As Christians, we understand that we are each part of the body of Christ. We understand that the Church is comprised of many parts that each has a special function. The Church is people. Each of us are different. Each of us are part of the body of Christ. We also know that Jesus Christ spoke of unity and prayed for unity. This is important.
Paul wrote that “we all belong to each other,” as translated in the New Living Translation. I love this translation. We all belong to each other. I think this helps us to get a better picture of unity. If we belong to each other, it should mean that we care for those who belong to us. Don’t you care for your belongings? If we belong to each other, it should mean that we treasure those who belong to us. Don’t you treasure your belongings? Don’t you treat what you own nicely because it is of value to you? If we belong to each other, that means that not only does a person belong to you, but you belong to the person. This speaks of humility, connectivity, loyalty, and so much more.
One of the biggest areas we struggle with is unity. Jesus spoke a lot about unity because He knew of the struggles we would have with harmony as a body. When you take a group of imperfect people and join them together, there will be problems. But what links us together is the Holy Spirit. If we allow the Spirit to move freely and guide our steps, we can live as if we belong to each other. We can seek out the best interests for our brothers and sisters. We can think more of our fellow believers. We can treasure those God puts in our lives and ask Him how we can bless, encourage, and strengthen them on their walk. We can live within the unity instead of trying to break out on top. Remember today, we all belong to each other.
“Just as our bodies have many parts and each part has a special function, so it is with Christ’s body. We are many parts of one body, and we all belong to each other.” – Romans 12:4-5 [NLT]
In Jeremiah 2, the words are harsh. The Lord asks what the people found wrong with God that made them go after other things. The verse says that because they went after worthlessness, they became worthless. This is blunt. This is harsh. This is difficult to swallow.
It is hard to read this truth and feel any grace. The reason the people had become worthless is because they were deep in idolatry. They could not be used by God for His glory if they were running after other things. It is difficult for you to selfishly and foolishly run toward something in place of God and be used by God for great things for His glory. At the end of the day, not only is it a choice that will be regrettable, but it is also very unfruitful.
Verse 11 makes it clear that this way of living does not profit. The people, His people (note “my people”), decided to cast aside their specialness. They were a chosen people. They cast it aside for something else. The something else was not better. Rather, this action caused them to settle for something that would lead them nowhere good, nowhere they would want to be if they knew the truth. Today, look within. Are you useful? Are you fixated on other things? Imagine what God can do through you for His glory.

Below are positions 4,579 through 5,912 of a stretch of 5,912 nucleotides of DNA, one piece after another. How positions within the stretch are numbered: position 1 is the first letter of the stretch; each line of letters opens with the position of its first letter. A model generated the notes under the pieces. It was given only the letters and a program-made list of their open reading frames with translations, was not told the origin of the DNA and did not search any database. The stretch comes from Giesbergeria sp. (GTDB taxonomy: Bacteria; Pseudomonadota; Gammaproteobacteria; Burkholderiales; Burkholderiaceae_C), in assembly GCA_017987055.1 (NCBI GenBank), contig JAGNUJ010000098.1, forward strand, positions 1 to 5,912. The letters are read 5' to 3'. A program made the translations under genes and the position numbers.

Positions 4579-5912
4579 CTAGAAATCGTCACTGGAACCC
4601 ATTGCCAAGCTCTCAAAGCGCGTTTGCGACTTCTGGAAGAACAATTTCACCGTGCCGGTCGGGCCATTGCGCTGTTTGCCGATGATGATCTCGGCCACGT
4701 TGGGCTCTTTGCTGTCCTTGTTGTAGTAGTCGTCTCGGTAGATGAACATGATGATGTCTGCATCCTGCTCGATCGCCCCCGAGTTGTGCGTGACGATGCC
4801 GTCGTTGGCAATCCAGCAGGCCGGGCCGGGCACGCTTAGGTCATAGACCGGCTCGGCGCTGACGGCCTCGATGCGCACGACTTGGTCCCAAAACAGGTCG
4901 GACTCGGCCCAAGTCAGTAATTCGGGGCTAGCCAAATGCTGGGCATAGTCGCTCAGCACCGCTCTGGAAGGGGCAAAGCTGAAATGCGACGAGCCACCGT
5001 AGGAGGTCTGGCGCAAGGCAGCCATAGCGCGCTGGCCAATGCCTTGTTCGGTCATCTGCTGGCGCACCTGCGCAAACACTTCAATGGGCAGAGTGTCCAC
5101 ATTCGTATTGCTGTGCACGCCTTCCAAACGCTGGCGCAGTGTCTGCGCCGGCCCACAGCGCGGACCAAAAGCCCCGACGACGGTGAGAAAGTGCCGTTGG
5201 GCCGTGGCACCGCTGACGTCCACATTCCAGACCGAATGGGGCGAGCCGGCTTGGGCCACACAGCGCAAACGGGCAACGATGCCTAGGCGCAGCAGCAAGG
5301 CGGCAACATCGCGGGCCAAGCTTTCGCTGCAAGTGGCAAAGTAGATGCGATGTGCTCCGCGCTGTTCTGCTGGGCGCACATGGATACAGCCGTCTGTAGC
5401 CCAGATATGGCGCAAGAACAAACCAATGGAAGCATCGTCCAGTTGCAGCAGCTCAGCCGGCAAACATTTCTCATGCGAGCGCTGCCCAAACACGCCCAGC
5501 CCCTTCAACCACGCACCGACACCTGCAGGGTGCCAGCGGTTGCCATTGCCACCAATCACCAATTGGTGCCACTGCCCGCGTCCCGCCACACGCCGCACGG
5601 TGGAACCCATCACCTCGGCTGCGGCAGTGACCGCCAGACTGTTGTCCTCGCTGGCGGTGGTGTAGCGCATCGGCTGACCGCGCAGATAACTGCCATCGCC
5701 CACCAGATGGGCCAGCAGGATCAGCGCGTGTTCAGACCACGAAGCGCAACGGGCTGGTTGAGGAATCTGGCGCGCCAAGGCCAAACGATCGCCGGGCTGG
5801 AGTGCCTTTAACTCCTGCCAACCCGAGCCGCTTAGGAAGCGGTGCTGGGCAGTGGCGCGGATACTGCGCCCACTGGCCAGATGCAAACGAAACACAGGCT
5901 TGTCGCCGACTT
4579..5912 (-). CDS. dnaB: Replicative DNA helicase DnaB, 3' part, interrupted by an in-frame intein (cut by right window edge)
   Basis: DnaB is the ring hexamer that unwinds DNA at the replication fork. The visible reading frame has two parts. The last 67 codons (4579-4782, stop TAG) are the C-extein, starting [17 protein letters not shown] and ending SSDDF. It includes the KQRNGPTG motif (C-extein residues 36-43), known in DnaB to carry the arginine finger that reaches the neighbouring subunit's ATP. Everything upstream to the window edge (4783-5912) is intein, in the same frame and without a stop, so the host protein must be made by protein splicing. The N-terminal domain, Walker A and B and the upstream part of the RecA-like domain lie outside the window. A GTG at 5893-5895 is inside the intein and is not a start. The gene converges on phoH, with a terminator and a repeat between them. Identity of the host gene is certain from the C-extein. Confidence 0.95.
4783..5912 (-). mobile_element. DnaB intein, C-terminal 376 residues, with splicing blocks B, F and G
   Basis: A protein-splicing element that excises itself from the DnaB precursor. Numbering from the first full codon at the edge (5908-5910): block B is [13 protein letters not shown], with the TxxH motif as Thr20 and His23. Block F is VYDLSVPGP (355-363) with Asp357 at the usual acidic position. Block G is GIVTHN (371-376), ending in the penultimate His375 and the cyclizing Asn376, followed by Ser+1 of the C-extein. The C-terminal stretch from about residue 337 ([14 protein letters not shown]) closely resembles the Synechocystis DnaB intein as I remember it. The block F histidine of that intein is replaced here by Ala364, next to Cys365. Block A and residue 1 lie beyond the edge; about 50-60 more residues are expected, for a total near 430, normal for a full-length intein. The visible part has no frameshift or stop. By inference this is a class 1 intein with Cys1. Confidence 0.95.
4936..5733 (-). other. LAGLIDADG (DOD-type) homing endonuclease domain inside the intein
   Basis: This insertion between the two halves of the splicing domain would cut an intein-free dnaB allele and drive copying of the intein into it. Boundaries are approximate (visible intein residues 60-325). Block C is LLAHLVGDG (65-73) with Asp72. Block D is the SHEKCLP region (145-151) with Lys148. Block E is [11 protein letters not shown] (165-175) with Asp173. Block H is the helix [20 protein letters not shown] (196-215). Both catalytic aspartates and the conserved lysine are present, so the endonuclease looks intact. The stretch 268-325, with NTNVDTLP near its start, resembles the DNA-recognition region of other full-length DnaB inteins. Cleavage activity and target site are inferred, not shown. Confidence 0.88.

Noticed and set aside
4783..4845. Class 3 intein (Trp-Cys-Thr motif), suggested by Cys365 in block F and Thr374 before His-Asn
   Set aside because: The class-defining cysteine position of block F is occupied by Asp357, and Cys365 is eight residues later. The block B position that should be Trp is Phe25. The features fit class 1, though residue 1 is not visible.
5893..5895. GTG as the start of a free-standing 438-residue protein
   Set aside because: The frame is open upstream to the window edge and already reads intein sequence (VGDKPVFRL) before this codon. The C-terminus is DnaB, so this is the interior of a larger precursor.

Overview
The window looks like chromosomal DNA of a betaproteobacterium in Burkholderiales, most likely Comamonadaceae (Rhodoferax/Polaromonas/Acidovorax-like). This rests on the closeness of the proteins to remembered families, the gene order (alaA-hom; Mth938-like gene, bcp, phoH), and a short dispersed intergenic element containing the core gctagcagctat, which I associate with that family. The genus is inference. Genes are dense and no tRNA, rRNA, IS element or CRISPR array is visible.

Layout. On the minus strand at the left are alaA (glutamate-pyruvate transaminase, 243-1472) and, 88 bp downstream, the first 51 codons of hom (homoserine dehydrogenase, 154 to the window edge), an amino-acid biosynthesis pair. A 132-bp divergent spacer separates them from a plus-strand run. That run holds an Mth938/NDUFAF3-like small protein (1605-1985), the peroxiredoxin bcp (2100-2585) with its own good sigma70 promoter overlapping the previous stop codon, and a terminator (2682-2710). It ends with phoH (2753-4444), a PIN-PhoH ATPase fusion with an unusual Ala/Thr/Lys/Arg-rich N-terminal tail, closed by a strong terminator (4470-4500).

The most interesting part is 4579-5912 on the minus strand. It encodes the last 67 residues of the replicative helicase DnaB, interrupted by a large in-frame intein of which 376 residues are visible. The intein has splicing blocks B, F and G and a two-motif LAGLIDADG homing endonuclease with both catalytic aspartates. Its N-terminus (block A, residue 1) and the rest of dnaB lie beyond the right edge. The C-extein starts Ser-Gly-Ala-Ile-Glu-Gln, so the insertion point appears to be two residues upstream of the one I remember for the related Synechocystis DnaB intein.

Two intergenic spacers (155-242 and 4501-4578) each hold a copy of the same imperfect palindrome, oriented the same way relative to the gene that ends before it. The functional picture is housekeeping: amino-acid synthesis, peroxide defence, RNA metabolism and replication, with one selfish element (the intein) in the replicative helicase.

“Thus says the LORD: ‘What wrong did your fathers find in me that they went far from me, and went after worthlessness, and became worthless? Has a nation changed its gods, even though they are no gods? But my people have changed their glory for that which does not profit.’” – Jeremiah 2:5, 11 [ESV]
When my friend came to me to take over at my work area, she said she was going to replace me. I told her that I was irreplaceable. She first took it as me joking that I was too good for her to take over where I was located; however, I said it again. I am irreplaceable. You are irreplaceable. No one is replaceable.
I worked jobs where I was a number. The boss said that he didn’t care if we came or went because he could always have us replaced. We didn’t matter. We had our licenses. We had our certifications. We could have a nice resume. In the end, we were simply a number and there was always someone else to fill our shoes if he decided to take our position away.
With God, you are irreplaceable. Now don’t get boastful. Don’t get puffed up over this statement. It doesn’t mean that God needs you. It doesn’t mean that you are better than anyone else. It means that God has a purpose for your life. He has something that only you and you alone, can do in this lifetime. So you are irreplaceable. You are beautiful. You are priceless. You are important. Jesus spoke about going after one sheep though the 99 were safe. We each have been the one sheep. Each one of us matter. You, my friend, are irreplaceable.
“If a man has a hundred sheep and one of them gets lost, what will he do? Won’t he leave the ninety-nine others in the wilderness and go to search for the one that is lost until he finds it?” – Luke 15:4 [NLT]
When I was walking my dog this morning, there were tons of ants gathering together on the sidewalk. My dog Max decided to walk around the ants in an awkward way to be sure to avoid them all. It was quite humorous to see a 75 pound dog trying to avoid the tiny ants, but there is great strength in numbers.
Each of those ants is important. Each one added to the number and helped to make Max feel the need to avoid them. Each one played an important role. It is the same way with people. Each person is important. Each person has an important role to play. Sometimes we feel like we like a tiny ant, like we cannot make a difference or that what we are doing does not matter. Do not let yourself listen to those lies.
You are important. You are special. You are loved. And YOU are called to do great things. The biggest problem is that we think of ourselves as a little ant rather than as one of many ants—a large group of ants. We were created as communal beings and we are to be part of a community—one body—the body of Christ. You are not an ant. You are a child of God, a member of the Kingdom of God. And you, my friend, can do great things—great things through Christ.
“I tell you the truth, anyone who believes in me will do the same works I have done, and even greater works, because I am going to be with the Father.” – John 14:12 [NLT]
At some point in life we begin to question if we are making an impact in the lives of others. We go through periods where we doubt or wonder if we are making a difference at all. The problem is that with having such a huge social media network and newspapers and television programs all over the globe, we see others that are doing such grand things and we might not be building a children’s hospital in a third world country or speaking about Jesus at a large conference in a huge stadium.